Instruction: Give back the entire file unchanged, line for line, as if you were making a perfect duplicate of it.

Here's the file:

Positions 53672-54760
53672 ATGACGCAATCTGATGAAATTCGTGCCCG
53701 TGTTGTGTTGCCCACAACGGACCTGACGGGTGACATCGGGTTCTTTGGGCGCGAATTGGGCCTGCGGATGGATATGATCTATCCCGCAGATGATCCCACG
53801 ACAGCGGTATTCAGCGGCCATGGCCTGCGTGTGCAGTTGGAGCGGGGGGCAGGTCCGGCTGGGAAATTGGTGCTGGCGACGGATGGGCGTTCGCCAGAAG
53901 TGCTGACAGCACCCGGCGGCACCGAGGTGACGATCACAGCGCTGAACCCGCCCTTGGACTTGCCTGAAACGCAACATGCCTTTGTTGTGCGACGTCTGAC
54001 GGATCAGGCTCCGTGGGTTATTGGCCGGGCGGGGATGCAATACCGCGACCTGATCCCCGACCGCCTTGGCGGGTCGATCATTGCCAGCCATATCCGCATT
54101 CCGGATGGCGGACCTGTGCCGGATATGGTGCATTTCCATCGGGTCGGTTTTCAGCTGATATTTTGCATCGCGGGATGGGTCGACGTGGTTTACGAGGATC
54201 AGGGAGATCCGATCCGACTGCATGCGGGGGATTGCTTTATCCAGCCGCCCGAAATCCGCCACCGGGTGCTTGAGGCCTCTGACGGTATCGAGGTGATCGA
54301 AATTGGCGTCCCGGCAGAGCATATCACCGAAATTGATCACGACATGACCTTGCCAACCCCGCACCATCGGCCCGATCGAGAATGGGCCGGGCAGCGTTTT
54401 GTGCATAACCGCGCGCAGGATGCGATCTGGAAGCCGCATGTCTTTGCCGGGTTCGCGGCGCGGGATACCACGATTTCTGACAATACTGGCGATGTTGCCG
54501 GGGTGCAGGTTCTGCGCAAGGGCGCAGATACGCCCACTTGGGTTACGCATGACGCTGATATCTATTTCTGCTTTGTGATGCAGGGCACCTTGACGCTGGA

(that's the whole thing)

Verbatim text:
Positions 53672-54760
53672 ATGACGCAATCTGATGAAATTCGTGCCCG
53701 TGTTGTGTTGCCCACAACGGACCTGACGGGTGACATCGGGTTCTTTGGGCGCGAATTGGGCCTGCGGATGGATATGATCTATCCCGCAGATGATCCCACG
53801 ACAGCGGTATTCAGCGGCCATGGCCTGCGTGTGCAGTTGGAGCGGGGGGCAGGTCCGGCTGGGAAATTGGTGCTGGCGACGGATGGGCGTTCGCCAGAAG
53901 TGCTGACAGCACCCGGCGGCACCGAGGTGACGATCACAGCGCTGAACCCGCCCTTGGACTTGCCTGAAACGCAACATGCCTTTGTTGTGCGACGTCTGAC
54001 GGATCAGGCTCCGTGGGTTATTGGCCGGGCGGGGATGCAATACCGCGACCTGATCCCCGACCGCCTTGGCGGGTCGATCATTGCCAGCCATATCCGCATT
54101 CCGGATGGCGGACCTGTGCCGGATATGGTGCATTTCCATCGGGTCGGTTTTCAGCTGATATTTTGCATCGCGGGATGGGTCGACGTGGTTTACGAGGATC
54201 AGGGAGATCCGATCCGACTGCATGCGGGGGATTGCTTTATCCAGCCGCCCGAAATCCGCCACCGGGTGCTTGAGGCCTCTGACGGTATCGAGGTGATCGA
54301 AATTGGCGTCCCGGCAGAGCATATCACCGAAATTGATCACGACATGACCTTGCCAACCCCGCACCATCGGCCCGATCGAGAATGGGCCGGGCAGCGTTTT
54401 GTGCATAACCGCGCGCAGGATGCGATCTGGAAGCCGCATGTCTTTGCCGGGTTCGCGGCGCGGGATACCACGATTTCTGACAATACTGGCGATGTTGCCG
54501 GGGTGCAGGTTCTGCGCAAGGGCGCAGATACGCCCACTTGGGTTACGCATGACGCTGATATCTATTTCTGCTTTGTGATGCAGGGCACCTTGACGCTGGA